• assistance in designing curriculum and special projects based on the History Institute;
  • stipends of $200 for well-developed lesson plans for posting on our website that effectively utilize the experience of the weekend conference, or documentation of in-service presentations based on the weekend;
  • partial travel reimbursements (up to $250) for participants outside the vicinity of the conference center;
  • subscription to E-Notes, FPRI’s weekly bulletin; and Footnotes, FPRI’s bulletin for high school teachers.
  • a certificate of participation in a program offering 12 hours of instruction. In addition, for those interested, college credit is available for a small fee through our cooperating institution, Carthage College in Kenosha, Wisconsin.
  • Videotapes of the entire conference will be posted subsequently on our website, plus texts of selected lectures.


Please email to a resume, a one-paragraph statement describing your relevant teaching or other professional experience, and a brief statement of how your students or school district will benefit from your participation. NOTE: At the time of application, you are asked to make a commitment either to prepare a curriculum unit based on the weekend or to do in-service activities based on the weekend (in exchange for a stipend).

Schools with a school membership in FPRI’s Wachman Center are guaranteed one place at one History Institute weekend per year. For information about school membership, contact:

For information about future and previous programs, click here.

About the Madeleine and W.W. Keen Butcher History Institute
The Butcher History Institute, co-chaired by David Eisenhower and Walter A. McDougall, sponsors programs designed to bring high school teachers from around the country together with the nation’s top scholars in history, political science, and other fields for an intensive weekend of lectures and discussion on topics in American and world history and international relations.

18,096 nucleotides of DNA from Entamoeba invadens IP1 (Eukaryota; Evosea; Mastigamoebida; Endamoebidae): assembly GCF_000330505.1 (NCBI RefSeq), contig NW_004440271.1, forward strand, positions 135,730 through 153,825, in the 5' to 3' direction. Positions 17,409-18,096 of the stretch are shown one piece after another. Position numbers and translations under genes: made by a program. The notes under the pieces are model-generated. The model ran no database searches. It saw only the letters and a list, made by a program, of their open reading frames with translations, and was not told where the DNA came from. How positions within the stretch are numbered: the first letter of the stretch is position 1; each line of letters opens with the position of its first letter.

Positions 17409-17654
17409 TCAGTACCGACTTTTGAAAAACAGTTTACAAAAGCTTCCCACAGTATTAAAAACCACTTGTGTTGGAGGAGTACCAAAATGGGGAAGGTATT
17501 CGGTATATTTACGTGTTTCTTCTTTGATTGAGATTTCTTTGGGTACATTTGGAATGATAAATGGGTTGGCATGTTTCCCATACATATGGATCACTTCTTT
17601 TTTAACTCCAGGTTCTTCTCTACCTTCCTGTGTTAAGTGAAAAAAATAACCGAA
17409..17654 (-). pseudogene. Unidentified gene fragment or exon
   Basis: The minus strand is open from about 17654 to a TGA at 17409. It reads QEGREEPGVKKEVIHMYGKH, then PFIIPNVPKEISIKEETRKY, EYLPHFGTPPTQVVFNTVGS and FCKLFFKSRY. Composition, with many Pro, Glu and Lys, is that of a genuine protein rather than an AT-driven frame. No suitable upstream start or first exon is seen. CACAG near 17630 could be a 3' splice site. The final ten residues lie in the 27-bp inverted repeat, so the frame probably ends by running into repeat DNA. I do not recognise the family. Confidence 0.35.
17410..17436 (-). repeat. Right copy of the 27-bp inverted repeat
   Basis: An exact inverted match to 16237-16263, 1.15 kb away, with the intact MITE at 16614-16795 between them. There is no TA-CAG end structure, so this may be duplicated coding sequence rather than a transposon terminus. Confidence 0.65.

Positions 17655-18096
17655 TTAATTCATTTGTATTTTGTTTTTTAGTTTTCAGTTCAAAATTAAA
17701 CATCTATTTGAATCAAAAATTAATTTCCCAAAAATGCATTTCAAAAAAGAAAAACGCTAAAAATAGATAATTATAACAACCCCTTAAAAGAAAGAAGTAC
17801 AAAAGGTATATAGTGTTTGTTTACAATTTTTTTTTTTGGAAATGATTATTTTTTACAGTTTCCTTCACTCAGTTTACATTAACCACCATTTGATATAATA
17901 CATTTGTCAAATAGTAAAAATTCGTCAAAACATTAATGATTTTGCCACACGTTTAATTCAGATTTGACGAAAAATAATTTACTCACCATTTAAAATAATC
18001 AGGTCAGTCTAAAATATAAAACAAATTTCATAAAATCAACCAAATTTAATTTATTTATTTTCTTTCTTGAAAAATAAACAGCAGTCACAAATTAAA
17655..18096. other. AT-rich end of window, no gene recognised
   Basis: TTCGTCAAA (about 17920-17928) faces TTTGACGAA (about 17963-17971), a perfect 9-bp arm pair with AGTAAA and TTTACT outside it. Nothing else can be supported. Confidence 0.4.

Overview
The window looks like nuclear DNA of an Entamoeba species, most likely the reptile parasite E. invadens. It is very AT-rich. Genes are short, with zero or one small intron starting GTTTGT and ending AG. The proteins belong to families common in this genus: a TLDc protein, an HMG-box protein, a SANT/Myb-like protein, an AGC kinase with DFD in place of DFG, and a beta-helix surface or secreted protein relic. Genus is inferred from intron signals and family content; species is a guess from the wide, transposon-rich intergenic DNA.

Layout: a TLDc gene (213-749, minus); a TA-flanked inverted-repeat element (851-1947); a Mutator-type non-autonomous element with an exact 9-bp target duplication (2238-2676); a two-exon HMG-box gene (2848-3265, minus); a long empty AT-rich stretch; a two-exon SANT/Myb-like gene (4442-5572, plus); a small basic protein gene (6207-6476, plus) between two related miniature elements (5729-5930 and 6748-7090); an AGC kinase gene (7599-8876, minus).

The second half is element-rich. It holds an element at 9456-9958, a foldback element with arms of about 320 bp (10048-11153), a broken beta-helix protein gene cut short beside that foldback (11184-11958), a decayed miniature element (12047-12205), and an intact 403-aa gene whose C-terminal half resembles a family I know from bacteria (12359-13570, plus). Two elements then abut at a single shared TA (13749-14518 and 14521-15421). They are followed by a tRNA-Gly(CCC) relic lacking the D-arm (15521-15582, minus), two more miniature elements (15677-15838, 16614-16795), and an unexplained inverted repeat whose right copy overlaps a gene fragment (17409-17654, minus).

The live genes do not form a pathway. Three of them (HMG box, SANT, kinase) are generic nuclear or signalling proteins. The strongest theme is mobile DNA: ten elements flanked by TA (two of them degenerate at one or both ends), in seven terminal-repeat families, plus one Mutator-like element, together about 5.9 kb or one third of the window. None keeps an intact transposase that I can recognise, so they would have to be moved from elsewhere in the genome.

David Eisenhower is an FPRI Senior Fellow and a Lindback Award for Excellence of Teaching-recipient Public Policy Fellow at the Annenberg School of Communications, where he teaches communications and the president. He is author of the New York Times bestseller Eisenhower at War, 1943-45 and Going Home to Glory: A Memoir of Life with Dwight D. Eisenhower, 1961-1969.

Walter A. McDougall is an FPRI Senior Fellow and Professor of International Relations at the University of Pennsylvania. A Pulitzer Prize-winning historian, he is author most recently of a two-volume American history, Freedom Just Around the Corner: A New American History1585-1828 (2004) and Throes of Democracy: America in the Civil War Era, 1829-1877 (March 2008).

Recent History Weekends (all cosponsored by Carthage College) include:

Understanding the Modern Middle East: History, Identity, and Politics
October 2015, Philadelphia, PA

Ethical Dilemmas in American Warfare
April 2015, Wheaton, IL
Hosted and Cosponsored by the First Division Museum at Cantigny

Teaching about Israel and Palestine
October 2014, Philadelphia, PA

America and Modern War: The American Military Post-Vietnam
April 2014, Wheaton, IL
Hosted and Cosponsored by the First Division Museum at Cantigny

The Invention of the Middle East, Post-World War One, and the Reinvention of the Middle East, Post-Arab Spring
November 2013, Pittsburgh, PA
Hosted and Cosponsored by the Senator John Heinz History Center

The Creation of Liberal Democracy: Did It Happen in Philadelphia by Accident?
September 2013, Philadelphia, PA

For essays, slides, and videotapes based on these and other weekends, click here.